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Oct. 16 2014 - 18:10

Russia to Relaunch Soviet-era Nuclear Battle Cruiser in 2018

Kirov-class battlecruisers are used to destroy large enemy surface vessels, such as aircraft carriers.

Kirov-class battlecruisers are used to destroy large enemy surface vessels, such as aircraft carriers.

Russia's Admiral Nakhimov nuclear-powered battlecruiser, currently undergoing extensive renovation and rearmament, will hit the water in 2018 as Russia's most powerful warship, Northern Design Bureau chief Vladimir Spiridopulo was quoted by the state-run TASS news agency as saying on Thursday.

The ship went into service in 1988, but has been mothballed at the Sevmash Shipyards in Severodvinsk since 1999. After years of delays, work on her restoration began in January of this year.

"This will be a complete overhaul of the ship, [to make it] almost new. She has a good hull. But everything else, except for the hull and the [nuclear] power plant will be new," Spiridupulo said, adding that the refurbishment will allow the Nakhimov to serve another 30 to 40 years.

The Admiral Nakhimov is one of two surviving vessels of the Soviet-era Kirov class — nuclear-powered battlecruisers that are the largest surface warships in the world, other than aircraft carriers. The only Kirov to see constant service since construction has been the Pyotr Veliky, at one time the flagship of the Russian navy.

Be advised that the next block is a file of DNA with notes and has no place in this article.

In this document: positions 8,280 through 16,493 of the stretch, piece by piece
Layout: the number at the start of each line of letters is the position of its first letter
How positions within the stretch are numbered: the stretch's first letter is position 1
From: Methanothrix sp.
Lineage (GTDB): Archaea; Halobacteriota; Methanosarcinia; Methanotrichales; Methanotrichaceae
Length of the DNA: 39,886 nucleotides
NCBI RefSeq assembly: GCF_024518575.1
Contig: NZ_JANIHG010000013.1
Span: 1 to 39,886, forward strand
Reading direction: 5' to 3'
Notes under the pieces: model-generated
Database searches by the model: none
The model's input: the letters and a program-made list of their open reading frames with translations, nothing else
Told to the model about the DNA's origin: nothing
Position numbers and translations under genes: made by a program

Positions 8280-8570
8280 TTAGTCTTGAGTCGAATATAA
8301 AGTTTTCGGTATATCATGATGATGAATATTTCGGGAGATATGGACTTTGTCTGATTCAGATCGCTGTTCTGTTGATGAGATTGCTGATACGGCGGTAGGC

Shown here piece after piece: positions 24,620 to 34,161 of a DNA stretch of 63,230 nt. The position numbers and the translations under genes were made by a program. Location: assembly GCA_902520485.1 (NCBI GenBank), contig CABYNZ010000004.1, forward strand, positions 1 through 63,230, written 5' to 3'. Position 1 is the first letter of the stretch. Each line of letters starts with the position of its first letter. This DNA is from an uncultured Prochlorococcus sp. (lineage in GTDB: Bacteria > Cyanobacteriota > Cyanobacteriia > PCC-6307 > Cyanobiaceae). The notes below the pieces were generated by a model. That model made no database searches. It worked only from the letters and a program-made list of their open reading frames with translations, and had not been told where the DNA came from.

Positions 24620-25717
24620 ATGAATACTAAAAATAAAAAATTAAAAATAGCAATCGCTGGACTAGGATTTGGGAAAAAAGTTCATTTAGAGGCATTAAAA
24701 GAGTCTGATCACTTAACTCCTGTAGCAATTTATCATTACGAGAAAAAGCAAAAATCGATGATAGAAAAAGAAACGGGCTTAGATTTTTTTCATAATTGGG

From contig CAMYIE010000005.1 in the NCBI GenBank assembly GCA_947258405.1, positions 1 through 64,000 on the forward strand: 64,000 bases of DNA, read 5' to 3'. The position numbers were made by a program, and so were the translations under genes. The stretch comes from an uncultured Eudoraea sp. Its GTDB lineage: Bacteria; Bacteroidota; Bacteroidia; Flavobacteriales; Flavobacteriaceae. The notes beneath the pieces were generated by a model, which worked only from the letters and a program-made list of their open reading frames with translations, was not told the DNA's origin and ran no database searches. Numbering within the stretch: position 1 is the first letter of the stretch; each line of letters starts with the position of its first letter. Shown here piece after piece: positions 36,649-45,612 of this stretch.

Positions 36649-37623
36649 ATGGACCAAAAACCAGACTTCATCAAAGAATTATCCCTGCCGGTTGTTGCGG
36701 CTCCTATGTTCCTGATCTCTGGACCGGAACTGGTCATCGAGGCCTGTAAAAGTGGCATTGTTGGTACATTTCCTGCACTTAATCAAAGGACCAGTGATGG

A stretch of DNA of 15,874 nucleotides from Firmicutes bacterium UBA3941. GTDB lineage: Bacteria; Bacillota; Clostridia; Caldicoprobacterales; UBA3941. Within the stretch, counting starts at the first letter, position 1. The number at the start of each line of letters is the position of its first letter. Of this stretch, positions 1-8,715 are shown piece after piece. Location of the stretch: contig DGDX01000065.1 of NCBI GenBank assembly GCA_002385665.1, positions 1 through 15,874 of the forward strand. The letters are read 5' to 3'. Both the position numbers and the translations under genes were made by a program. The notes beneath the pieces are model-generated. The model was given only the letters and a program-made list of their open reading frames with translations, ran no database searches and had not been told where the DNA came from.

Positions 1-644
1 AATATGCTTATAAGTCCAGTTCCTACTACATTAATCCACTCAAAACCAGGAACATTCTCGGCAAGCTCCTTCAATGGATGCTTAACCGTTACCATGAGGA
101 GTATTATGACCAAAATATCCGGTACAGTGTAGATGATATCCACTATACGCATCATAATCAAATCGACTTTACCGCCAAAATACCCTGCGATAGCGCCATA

Kirov-class battlecruisers are used to destroy large enemy surface vessels, such as aircraft carriers. But advances in naval technology and tactics led most navies to dump these types of vessels after the Second World War.

The other two Kirov's have been sitting in port awaiting dismantlement for years. One of those ships, the Admiral Ushakov on the coast of the White Sea, is considered to be a profound radiological threat to the local population and environment.

The Admiral Ushakov has two nuclear reactors, and the spent nuclear fuel aboard the ship has not been removed since she went into service in 1980. Spent nuclear fuel is the most radioactive man-made nuclear waste. The state of the reactors is currently unknown.

Regardless of the sorry state of the Kirov-class as a whole, Russian naval officials are enthused about the restored combat capability of the Admiral Nakhimov. The RIA Novosti news agency reported in 2011 that repairs would cost around 50 billion rubles ($1.2 billion), or roughly the price of the two French-built Mistral-class warships ordered by Russia. 

"It will be a powerful vessel that exceeds the combat capabilities of the Pyotr Veliky," Spiridupolo said.

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